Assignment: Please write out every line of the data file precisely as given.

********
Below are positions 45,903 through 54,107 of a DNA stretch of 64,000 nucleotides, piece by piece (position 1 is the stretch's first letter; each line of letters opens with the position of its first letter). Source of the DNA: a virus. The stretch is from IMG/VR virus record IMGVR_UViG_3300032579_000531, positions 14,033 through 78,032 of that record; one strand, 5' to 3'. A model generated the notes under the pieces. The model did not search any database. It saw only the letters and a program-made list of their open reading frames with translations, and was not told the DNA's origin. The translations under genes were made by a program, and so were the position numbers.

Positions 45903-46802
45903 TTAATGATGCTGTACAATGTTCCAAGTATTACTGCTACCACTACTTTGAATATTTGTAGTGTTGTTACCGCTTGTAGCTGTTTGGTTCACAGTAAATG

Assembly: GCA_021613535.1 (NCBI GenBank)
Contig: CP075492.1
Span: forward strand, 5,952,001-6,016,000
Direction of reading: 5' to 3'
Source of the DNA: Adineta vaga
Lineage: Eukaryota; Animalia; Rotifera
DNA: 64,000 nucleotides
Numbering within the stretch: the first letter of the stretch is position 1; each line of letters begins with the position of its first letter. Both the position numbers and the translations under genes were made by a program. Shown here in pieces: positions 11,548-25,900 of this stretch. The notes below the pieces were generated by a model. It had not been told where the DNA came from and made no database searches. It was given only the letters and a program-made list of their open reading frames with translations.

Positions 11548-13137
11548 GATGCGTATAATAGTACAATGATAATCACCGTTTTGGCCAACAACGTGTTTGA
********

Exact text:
Below are positions 45,903 through 54,107 of a DNA stretch of 64,000 nucleotides, piece by piece (position 1 is the stretch's first letter; each line of letters opens with the position of its first letter). Source of the DNA: a virus. The stretch is from IMG/VR virus record IMGVR_UViG_3300032579_000531, positions 14,033 through 78,032 of that record; one strand, 5' to 3'. A model generated the notes under the pieces. The model did not search any database. It saw only the letters and a program-made list of their open reading frames with translations, and was not told the DNA's origin. The translations under genes were made by a program, and so were the position numbers.

Positions 45903-46802
45903 TTAATGATGCTGTACAATGTTCCAAGTATTACTGCTACCACTACTTTGAATATTTGTAGTGTTGTTACCGCTTGTAGCTGTTTGGTTCACAGTAAATG

Assembly: GCA_021613535.1 (NCBI GenBank)
Contig: CP075492.1
Span: forward strand, 5,952,001-6,016,000
Direction of reading: 5' to 3'
Source of the DNA: Adineta vaga
Lineage: Eukaryota; Animalia; Rotifera
DNA: 64,000 nucleotides
Numbering within the stretch: the first letter of the stretch is position 1; each line of letters begins with the position of its first letter. Both the position numbers and the translations under genes were made by a program. Shown here in pieces: positions 11,548-25,900 of this stretch. The notes below the pieces were generated by a model. It had not been told where the DNA came from and made no database searches. It was given only the letters and a program-made list of their open reading frames with translations.

Positions 11548-13137
11548 GATGCGTATAATAGTACAATGATAATCACCGTTTTGGCCAACAACGTGTTTGA